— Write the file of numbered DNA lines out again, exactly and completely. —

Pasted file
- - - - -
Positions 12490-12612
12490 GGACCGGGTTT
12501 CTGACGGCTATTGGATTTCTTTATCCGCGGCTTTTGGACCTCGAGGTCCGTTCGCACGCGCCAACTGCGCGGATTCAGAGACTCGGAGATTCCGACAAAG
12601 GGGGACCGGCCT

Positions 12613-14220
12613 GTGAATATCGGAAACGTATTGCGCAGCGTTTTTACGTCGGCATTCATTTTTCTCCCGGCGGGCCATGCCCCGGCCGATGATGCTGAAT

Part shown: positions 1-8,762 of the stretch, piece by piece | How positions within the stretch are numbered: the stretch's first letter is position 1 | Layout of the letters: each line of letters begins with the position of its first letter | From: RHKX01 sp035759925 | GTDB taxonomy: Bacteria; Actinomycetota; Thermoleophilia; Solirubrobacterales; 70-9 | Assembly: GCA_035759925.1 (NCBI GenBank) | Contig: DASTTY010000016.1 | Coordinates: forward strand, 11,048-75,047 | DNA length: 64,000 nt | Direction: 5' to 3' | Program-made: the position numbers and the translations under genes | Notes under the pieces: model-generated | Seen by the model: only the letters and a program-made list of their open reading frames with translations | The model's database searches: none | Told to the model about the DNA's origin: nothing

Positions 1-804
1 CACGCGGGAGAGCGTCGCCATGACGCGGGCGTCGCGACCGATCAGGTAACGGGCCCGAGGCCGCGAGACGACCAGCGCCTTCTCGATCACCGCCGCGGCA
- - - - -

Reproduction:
Positions 12490-12612
12490 GGACCGGGTTT
12501 CTGACGGCTATTGGATTTCTTTATCCGCGGCTTTTGGACCTCGAGGTCCGTTCGCACGCGCCAACTGCGCGGATTCAGAGACTCGGAGATTCCGACAAAG
12601 GGGGACCGGCCT

Positions 12613-14220
12613 GTGAATATCGGAAACGTATTGCGCAGCGTTTTTACGTCGGCATTCATTTTTCTCCCGGCGGGCCATGCCCCGGCCGATGATGCTGAAT

Part shown: positions 1-8,762 of the stretch, piece by piece | How positions within the stretch are numbered: the stretch's first letter is position 1 | Layout of the letters: each line of letters begins with the position of its first letter | From: RHKX01 sp035759925 | GTDB taxonomy: Bacteria; Actinomycetota; Thermoleophilia; Solirubrobacterales; 70-9 | Assembly: GCA_035759925.1 (NCBI GenBank) | Contig: DASTTY010000016.1 | Coordinates: forward strand, 11,048-75,047 | DNA length: 64,000 nt | Direction: 5' to 3' | Program-made: the position numbers and the translations under genes | Notes under the pieces: model-generated | Seen by the model: only the letters and a program-made list of their open reading frames with translations | The model's database searches: none | Told to the model about the DNA's origin: nothing

Positions 1-804
1 CACGCGGGAGAGCGTCGCCATGACGCGGGCGTCGCGACCGATCAGGTAACGGGCCCGAGGCCGCGAGACGACCAGCGCCTTCTCGATCACCGCCGCGGCA